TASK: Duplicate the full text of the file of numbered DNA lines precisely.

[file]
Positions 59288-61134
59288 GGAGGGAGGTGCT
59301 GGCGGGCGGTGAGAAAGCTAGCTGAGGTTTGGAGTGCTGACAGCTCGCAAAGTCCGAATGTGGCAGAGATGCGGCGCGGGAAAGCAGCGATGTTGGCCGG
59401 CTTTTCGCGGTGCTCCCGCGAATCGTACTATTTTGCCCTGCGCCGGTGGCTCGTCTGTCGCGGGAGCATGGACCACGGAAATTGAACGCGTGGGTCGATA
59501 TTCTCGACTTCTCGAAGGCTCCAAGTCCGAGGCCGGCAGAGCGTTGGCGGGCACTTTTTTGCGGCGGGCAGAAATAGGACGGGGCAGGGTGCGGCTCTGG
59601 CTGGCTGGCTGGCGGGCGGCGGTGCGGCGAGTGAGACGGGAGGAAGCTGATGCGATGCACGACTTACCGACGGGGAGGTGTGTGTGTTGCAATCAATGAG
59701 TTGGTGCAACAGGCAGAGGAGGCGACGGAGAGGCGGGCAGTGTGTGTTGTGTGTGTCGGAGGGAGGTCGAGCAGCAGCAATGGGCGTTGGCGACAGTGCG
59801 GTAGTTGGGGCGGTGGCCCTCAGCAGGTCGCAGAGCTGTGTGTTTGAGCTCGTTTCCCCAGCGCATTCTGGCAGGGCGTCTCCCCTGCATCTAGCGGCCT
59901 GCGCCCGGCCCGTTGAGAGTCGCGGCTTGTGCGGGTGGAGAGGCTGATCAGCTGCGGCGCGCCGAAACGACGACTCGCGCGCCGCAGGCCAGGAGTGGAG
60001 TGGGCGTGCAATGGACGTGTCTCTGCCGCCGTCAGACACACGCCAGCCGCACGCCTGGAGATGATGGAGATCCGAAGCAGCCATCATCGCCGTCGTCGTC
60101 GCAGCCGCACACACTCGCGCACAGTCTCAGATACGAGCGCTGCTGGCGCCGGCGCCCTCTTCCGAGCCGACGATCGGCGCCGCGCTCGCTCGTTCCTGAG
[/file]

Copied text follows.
Positions 59288-61134
59288 GGAGGGAGGTGCT
59301 GGCGGGCGGTGAGAAAGCTAGCTGAGGTTTGGAGTGCTGACAGCTCGCAAAGTCCGAATGTGGCAGAGATGCGGCGCGGGAAAGCAGCGATGTTGGCCGG
59401 CTTTTCGCGGTGCTCCCGCGAATCGTACTATTTTGCCCTGCGCCGGTGGCTCGTCTGTCGCGGGAGCATGGACCACGGAAATTGAACGCGTGGGTCGATA
59501 TTCTCGACTTCTCGAAGGCTCCAAGTCCGAGGCCGGCAGAGCGTTGGCGGGCACTTTTTTGCGGCGGGCAGAAATAGGACGGGGCAGGGTGCGGCTCTGG
59601 CTGGCTGGCTGGCGGGCGGCGGTGCGGCGAGTGAGACGGGAGGAAGCTGATGCGATGCACGACTTACCGACGGGGAGGTGTGTGTGTTGCAATCAATGAG
59701 TTGGTGCAACAGGCAGAGGAGGCGACGGAGAGGCGGGCAGTGTGTGTTGTGTGTGTCGGAGGGAGGTCGAGCAGCAGCAATGGGCGTTGGCGACAGTGCG
59801 GTAGTTGGGGCGGTGGCCCTCAGCAGGTCGCAGAGCTGTGTGTTTGAGCTCGTTTCCCCAGCGCATTCTGGCAGGGCGTCTCCCCTGCATCTAGCGGCCT
59901 GCGCCCGGCCCGTTGAGAGTCGCGGCTTGTGCGGGTGGAGAGGCTGATCAGCTGCGGCGCGCCGAAACGACGACTCGCGCGCCGCAGGCCAGGAGTGGAG
60001 TGGGCGTGCAATGGACGTGTCTCTGCCGCCGTCAGACACACGCCAGCCGCACGCCTGGAGATGATGGAGATCCGAAGCAGCCATCATCGCCGTCGTCGTC
60101 GCAGCCGCACACACTCGCGCACAGTCTCAGATACGAGCGCTGCTGGCGCCGGCGCCCTCTTCCGAGCCGACGATCGGCGCCGCGCTCGCTCGTTCCTGAG